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Why Islam Has Two Ways Of Looking At Surrogacy

Two schools of thought in Islam have different views on surrogacy. But if infertility is considered a sickness, surrogacy could be used to treat it.

For some Muslims, surrogacy is not forbidden. (Rama George-Alleyne/Flickr)

By Mohd Shaikh Farid, Dhaka University

DHAKA, July 18 – Having a child is one of life’s great joys. But in many parts of the world — especially in the Muslim world — options for infertile couples to have children are limited.

Surrogacy is forbidden in much of the Middle East, although it is allowed in Iran, provided that the surrogate mother is married and the parents-to-be are too.

As a result, Iran has become a go-to nation for surrogacy. And at a time when many Islamic countries’ fertility rates are falling, surrogacy is one of the alternatives to continue a family’s lineage.

Surrogacy has been a contentious subject in Islam since its introduction in the mid-1980s. The Sunni and the Shia, two major branches of Islam, have quite different perspectives on the subject.

The Sunni school of thinking primarily adheres to Sharia law and forbids the use of surrogacy and third-party gamete (egg or sperm) donation based on maintaining family ties and upholding the integrity of religion and marriage.

The Sunni compare surrogacy to adultery and continue to have doubts about the legitimacy of the surrogate child as a result. In their eyes, the act of implanting an embryo into a surrogate mother’s womb annihilates familial ties and is therefore equivalent to adultery.

Surrogacy, according to Sunni scholars, confuses the very nature of family, descent and lineage. Lineage confusion is regarded as going against God’s will, and is therefore illegal and ethically unacceptable.

As a result, a child’s origin should be traced back to his or her original father and mother. The Islamic rule of inheritance is founded on biological fatherhood and motherhood, and inheritance proportions are explicitly specified in the Quran.

Shia Islam, on the other hand, accepts surrogacy through the application of ijtihad (individual intellect).

Ayatollah Khomeini, the Islamic Republic of Iran’s Supreme Leader, issued a fatwa (a religious decree) in 1999 that authorised the use of donor technology, particularly in surrogacy, if the egg and sperm are taken from a lawfully married couple.

When compared to adultery, the act of surrogacy was distinguished by the absence of the physical act of sexual intercourse in the latter.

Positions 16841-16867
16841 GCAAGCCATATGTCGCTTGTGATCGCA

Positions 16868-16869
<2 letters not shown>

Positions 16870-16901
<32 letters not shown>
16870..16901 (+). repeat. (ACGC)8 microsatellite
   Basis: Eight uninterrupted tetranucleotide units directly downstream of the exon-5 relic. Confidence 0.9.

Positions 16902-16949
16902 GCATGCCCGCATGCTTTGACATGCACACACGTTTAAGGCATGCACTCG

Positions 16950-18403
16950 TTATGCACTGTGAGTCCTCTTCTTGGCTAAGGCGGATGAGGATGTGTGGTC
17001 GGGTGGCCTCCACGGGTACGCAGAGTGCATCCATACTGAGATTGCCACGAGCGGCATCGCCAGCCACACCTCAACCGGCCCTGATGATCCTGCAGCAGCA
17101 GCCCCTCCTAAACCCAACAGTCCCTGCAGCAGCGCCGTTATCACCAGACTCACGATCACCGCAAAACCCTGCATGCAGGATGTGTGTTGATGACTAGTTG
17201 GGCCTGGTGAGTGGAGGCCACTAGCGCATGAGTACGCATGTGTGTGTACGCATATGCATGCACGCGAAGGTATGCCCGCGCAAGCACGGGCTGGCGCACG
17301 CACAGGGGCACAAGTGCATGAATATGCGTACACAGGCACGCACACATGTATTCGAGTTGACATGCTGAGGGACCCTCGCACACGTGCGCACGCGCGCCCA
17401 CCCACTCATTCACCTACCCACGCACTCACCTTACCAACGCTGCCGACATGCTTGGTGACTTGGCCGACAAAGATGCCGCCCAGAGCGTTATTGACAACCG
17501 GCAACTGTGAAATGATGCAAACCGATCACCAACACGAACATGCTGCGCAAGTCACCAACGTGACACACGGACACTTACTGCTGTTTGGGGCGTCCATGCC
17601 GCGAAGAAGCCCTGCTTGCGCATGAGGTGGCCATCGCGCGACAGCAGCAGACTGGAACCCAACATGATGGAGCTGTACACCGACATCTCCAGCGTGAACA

Shia clerics employ the idea of maslaha (public interest) to better grasp the moral dilemmas associated with medically assisted conception under Islamic law.

Shia academics have stressed the avoidance of divorce and psychological conflicts by legalising surrogacy procedures through the application of both scripture and ijtihad.

Although most Sunni scholars forbid all surrogacy agreements, some have been disputing whether gestational surrogacy, a type of surrogacy in which a woman only carries a pregnancy for the intended parents and is not genetically connected to the child she carries, is acceptable.

Their arguments are based on Islamic laws, specifically Islam’s main goal of preserving humanity.

Surrogate motherhood is also interpreted differently by Sunni and Shia scholars.

Sunni scholars claim that an embryo implanted in the surrogate mother is the same as implanting the sperm of another man, to whom she is not legally married, to bear his child.

Shia scholars, employing ijtihad, regard the concept of an embryo as distinct from the concept of sperm. They do not consider the introduction of an embryo into the uterus of a surrogate mother to be analogous to the sperm of a man to whom she is not lawfully married.

Many academics also contend that the doctrines of justice, public welfare, and necessity (maslahah) can be applied in this situation.

Even some forbidden behaviours are permitted in Islam when necessary, such as eating pork (banned in Islam), if it is the only source of available food to survive.

Islam therefore permits banned behaviours that usually contravene the fundamental foundations of Islamic law in the interest of the greater benefit of society and need. Such a requirement for infertile couples fosters the preservation of the couple’s right to marriage, family formation, and reproduction.

The main goal of Islamic law is the preservation of the human species. As a result, if infertility is considered a sickness, surrogacy could be used to treat it.

Infertile married couples can therefore be permitted to use surrogacy due to necessity, social and psychological considerations, and to keep their marriage together, and the yearning to have a child of one’s own lineage.

Surrogacy can be viewed in the context of a progressive interpretation of Islamic law rather than being outright prohibited.

Sunni scholars could approach surrogacy using ijtihad in addition to these sources. They could read the textual sources of Sharia law considering the maqasid (objectives) of Islam rather than reading them literally.

While Islamic scholars continue to debate surrogacy in Islam from many angles and with various interpretations, it’s helpful to tackle this difficult topic sensitively, obtaining advice from scholars and placing the welfare of all people involved as a top priority.

Mohd Shaikh Farid is a professor in the Department of World Religions and Culture at Dhaka University, Bangladesh.

Article courtesy of 360info. 

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